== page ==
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Ideal aperture setting in Backyard EOS


goldwater58
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I'm quite new to astrophotography and have a question regarding setting the appropriate aperture setting in Backyard EOS.  Do I simply match it to my telescope's focal ratio?  I'm using an 80mm f/6 refractor with a 480mm focal length and intend to use my camera (Canon T3i) in a prime focus fashion.  I'm looking to capture some DSO's if that helps.  Again, I know this is more than likely a very noobish question but all help/advice is appreciated.

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When you are doing Prime Focus DSO Imaging (DSLR connected to a Telescope), the Aperture and Focal Length (and therefore the Focal Ratio - f/stop) are permanently dictated by the Optics utilized (Scope and any Barlow or Reducer).  The only Variables that you control are Exposure Length and ISO.

Exposure Length should be a "Best Compromise" between the following factors: 

  1. Tracking quality - your Mount Quality, Pixel Resolution, Seeing Conditions, Scope Balance and Auto-Guiding will combine to dictate How Long you can Expose before the Stars start to Drift across more Pixels than you are willing to accept
  2. Light Pollution and - under anything less than Perfect Skies the Light Pollution will eventually build-up in your Image to the point of swamping the Data you are trying to Collect
  3. Camera Noise - the Sensor on your DSLR will contribute Noise in addition to the Light Pollution

ISO should be a "Best Compromise: between the following factors:

  1. Unity ISO - each Camera Model has a combo of Sensor and Electronics that produces a ISO - usually between 400-1600 - where Light Amplification vs Noise vs Dynamic Range is best
  2. ISO Noise - Sensors produce / amplify the Electronic Noise at higher ISOs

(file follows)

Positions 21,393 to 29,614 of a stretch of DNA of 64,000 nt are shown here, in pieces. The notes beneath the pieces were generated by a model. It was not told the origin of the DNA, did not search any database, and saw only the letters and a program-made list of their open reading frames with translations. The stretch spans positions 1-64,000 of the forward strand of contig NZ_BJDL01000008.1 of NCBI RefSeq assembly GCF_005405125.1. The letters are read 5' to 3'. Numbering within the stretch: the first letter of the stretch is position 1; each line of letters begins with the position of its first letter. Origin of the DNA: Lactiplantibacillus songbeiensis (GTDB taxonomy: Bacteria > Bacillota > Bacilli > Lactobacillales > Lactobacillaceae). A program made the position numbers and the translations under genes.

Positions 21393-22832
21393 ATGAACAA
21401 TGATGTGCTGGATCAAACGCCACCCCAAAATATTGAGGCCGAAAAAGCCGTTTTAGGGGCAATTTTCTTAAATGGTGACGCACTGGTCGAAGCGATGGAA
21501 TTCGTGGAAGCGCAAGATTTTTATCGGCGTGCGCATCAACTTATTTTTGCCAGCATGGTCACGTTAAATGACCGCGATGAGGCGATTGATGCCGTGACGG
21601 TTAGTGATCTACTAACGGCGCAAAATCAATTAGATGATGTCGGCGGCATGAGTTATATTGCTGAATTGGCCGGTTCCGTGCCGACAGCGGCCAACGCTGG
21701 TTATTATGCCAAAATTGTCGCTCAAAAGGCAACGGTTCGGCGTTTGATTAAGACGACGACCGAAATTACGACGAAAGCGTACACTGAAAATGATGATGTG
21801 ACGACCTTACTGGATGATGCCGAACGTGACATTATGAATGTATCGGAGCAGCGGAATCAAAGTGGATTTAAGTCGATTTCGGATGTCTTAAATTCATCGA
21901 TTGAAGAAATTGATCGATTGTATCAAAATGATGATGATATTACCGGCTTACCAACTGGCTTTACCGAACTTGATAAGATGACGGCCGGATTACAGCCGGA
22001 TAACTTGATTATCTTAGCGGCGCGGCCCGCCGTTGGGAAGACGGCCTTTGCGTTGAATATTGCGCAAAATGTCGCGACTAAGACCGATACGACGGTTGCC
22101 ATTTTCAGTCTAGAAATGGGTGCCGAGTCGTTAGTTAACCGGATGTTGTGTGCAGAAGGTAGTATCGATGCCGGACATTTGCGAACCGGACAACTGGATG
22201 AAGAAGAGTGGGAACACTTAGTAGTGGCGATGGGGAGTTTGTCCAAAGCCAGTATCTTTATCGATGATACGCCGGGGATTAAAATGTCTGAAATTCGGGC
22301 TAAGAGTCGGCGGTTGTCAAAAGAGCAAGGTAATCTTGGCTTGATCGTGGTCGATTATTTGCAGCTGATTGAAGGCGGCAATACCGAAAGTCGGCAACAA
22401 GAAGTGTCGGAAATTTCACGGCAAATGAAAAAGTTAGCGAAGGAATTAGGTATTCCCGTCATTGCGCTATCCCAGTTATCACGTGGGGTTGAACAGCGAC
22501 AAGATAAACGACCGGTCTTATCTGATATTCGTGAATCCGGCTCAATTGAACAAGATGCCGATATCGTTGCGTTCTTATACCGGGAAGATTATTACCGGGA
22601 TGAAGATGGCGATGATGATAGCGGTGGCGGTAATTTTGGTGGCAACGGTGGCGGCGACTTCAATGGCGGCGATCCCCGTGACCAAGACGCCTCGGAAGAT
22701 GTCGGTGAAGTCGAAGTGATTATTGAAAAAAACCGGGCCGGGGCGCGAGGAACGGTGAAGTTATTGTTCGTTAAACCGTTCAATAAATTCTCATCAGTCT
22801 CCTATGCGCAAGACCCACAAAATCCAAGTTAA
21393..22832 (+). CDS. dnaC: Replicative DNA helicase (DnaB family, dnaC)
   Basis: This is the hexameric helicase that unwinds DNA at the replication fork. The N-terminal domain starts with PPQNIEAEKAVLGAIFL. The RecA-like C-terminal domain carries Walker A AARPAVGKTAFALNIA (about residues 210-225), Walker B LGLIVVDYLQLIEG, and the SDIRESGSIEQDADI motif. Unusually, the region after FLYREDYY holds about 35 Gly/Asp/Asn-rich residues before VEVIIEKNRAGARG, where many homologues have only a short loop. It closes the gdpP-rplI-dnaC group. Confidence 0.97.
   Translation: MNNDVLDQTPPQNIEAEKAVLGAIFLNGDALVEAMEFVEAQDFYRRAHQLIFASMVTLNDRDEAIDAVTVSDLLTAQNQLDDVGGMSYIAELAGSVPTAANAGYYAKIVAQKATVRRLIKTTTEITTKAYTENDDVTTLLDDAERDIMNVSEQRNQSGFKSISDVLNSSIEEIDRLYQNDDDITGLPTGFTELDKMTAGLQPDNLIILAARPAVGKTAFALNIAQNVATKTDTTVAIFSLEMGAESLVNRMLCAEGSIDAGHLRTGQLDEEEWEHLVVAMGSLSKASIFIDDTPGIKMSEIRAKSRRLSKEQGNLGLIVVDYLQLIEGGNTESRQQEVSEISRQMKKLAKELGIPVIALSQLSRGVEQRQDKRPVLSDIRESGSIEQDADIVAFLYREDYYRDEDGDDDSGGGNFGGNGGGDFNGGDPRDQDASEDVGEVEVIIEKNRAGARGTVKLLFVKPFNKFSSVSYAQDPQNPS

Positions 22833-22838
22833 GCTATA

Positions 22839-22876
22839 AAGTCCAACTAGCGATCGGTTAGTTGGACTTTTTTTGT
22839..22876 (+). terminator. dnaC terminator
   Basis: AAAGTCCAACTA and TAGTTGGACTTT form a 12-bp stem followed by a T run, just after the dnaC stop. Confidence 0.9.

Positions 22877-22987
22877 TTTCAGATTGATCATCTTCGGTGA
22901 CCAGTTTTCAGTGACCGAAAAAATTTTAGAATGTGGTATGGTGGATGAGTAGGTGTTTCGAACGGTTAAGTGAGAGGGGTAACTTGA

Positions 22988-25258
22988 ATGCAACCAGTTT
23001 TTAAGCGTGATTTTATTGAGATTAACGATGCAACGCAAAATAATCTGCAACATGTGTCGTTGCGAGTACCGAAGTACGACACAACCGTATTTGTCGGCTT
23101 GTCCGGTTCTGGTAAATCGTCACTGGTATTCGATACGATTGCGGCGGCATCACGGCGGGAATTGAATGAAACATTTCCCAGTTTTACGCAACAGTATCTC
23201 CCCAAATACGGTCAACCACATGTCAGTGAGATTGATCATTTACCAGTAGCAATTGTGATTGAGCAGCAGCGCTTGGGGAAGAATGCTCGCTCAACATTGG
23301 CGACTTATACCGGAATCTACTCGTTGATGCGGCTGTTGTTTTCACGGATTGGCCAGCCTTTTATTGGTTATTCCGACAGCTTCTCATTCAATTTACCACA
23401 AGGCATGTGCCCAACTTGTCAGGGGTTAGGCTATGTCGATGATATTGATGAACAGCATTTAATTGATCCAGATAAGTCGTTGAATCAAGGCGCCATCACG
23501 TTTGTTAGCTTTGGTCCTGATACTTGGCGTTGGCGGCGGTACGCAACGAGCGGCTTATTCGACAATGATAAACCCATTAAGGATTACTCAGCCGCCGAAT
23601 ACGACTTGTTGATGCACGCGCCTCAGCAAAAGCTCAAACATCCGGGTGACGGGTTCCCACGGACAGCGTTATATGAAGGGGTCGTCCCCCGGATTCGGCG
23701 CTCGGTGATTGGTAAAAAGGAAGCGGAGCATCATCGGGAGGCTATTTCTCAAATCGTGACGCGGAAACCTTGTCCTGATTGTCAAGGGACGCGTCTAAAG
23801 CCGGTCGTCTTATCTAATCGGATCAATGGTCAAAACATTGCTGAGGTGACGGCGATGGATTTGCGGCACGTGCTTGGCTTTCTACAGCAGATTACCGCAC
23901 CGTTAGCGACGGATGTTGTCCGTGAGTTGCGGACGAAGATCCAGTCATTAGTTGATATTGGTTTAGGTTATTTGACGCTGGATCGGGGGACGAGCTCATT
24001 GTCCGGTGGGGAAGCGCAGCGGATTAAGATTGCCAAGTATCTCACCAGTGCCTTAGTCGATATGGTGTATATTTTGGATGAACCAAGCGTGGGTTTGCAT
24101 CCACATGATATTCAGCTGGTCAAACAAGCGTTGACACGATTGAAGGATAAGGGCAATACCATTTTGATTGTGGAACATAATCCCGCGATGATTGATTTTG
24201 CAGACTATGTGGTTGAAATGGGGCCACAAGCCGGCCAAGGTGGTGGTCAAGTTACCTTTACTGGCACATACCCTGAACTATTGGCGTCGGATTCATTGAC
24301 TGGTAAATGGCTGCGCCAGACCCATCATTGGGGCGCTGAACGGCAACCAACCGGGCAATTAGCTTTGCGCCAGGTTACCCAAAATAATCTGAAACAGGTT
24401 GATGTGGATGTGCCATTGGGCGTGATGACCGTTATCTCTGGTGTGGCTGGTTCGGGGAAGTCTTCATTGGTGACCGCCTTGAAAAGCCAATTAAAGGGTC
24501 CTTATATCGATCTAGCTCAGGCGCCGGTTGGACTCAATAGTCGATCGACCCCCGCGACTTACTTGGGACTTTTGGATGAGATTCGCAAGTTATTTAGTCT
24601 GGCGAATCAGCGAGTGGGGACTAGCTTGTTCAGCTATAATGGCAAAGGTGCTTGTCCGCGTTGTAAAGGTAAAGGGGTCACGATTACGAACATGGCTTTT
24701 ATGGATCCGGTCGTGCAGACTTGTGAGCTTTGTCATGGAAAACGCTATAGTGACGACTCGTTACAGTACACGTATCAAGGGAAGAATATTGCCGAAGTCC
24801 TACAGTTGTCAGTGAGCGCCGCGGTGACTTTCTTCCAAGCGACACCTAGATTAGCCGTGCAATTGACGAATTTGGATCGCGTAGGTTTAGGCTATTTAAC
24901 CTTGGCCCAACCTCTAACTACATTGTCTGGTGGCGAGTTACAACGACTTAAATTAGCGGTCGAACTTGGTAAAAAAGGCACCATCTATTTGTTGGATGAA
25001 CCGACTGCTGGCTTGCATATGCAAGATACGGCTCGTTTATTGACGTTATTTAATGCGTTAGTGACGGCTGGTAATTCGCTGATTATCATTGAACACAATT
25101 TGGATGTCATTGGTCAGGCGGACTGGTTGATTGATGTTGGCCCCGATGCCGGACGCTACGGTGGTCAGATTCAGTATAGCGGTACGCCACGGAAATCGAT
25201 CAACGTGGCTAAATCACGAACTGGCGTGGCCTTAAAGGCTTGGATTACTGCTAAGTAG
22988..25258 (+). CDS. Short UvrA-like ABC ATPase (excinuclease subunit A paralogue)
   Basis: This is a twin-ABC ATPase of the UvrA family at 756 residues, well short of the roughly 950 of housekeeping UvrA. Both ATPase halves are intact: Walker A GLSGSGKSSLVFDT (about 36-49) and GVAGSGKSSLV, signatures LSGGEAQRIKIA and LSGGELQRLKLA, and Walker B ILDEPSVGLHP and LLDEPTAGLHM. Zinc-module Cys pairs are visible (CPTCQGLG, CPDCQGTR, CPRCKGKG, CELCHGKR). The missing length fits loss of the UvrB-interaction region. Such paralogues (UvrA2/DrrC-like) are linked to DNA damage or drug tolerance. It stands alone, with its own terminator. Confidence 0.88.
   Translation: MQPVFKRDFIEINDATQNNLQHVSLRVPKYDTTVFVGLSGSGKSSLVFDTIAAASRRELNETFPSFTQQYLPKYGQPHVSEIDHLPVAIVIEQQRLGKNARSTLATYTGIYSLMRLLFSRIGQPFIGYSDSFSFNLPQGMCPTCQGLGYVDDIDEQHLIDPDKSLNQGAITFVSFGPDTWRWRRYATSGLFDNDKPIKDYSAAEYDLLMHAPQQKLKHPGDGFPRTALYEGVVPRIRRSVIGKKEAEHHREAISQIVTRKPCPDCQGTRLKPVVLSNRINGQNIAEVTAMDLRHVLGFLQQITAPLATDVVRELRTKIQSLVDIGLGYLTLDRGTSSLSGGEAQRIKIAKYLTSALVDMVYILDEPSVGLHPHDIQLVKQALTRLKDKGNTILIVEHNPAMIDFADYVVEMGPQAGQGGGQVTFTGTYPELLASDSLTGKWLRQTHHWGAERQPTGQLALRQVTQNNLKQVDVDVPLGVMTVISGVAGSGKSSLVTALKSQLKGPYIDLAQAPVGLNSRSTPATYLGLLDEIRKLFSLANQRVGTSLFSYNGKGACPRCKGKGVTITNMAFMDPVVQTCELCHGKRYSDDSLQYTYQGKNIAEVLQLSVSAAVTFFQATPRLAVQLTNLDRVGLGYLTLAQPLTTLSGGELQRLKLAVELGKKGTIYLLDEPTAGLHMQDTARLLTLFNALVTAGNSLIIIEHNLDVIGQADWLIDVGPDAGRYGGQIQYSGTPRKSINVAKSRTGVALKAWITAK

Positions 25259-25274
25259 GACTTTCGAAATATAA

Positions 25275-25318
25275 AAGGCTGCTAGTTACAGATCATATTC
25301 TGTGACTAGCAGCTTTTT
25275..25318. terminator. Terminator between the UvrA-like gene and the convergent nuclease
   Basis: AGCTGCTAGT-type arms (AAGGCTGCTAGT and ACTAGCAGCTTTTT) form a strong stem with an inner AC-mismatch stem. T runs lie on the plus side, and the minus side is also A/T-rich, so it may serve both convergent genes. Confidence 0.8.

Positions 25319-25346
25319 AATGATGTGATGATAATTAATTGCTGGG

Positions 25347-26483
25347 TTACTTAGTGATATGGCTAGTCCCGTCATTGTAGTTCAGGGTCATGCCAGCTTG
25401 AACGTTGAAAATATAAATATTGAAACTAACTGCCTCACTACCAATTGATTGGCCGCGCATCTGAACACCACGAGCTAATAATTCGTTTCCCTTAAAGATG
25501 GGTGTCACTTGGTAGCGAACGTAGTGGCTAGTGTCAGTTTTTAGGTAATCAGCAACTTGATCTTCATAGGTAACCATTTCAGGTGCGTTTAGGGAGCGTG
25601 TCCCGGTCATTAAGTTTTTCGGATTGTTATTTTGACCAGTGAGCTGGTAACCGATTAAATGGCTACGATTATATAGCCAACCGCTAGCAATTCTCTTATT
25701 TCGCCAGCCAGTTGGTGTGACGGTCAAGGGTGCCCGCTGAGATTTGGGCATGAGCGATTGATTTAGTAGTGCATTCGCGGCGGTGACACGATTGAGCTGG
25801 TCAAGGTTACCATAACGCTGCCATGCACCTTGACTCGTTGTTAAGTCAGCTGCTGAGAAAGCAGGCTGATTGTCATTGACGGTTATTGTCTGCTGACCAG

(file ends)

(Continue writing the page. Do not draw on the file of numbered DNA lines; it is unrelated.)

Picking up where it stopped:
3. Histogram - the Captured Image Data needs to be such that the Histogram Curve's Left-side is separated at least a bit from the Left Edge of the Histogram

A good number of variables to consider and explore...

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Thanks for that info guys.  When I was messing around with Backyard EOS and my camera in the living room, I didn't realize that attaching/detaching the camera lens would alter the program's interface.  With the lens detached, I no longer see aperture as an adjustable option which makes a lot more sense.  Thank you for all the other tidbits as well!

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Hey there Goldwater 58, just a couple other things that may be of help. I too have a Canon T-3 Rebel similar to yours. I have found that when trying to shoot DSO that a solid polar alignment is critical, whether using a guide scope or just going with guts poker alignment its really pretty important. One of the great things about BYE is that under "Frame & Focus" you can lock onto a star for focus, but it will also let you know how well your polar alignment is. If the star drifts greatly while trying to focus then your alignment is in question and may need to take another shot at it. The other sweet thing with BYE, deals with focus, it allows one to take individual "Snap Shots" of your image, and allows you to be able to view them on FULL SCREEN there by determining  how well focused and how over or under exposed your photo will be. The versatility of BYE is very user friendly. With my T-3 I usually start with an ISO of 2400 and exposure time of 8-10 seconds just to get an image and then adjust up or down from there. Hope this may help some, welcome to the world of Astrophotography and BYE. Dirty Harris Colo.USA.

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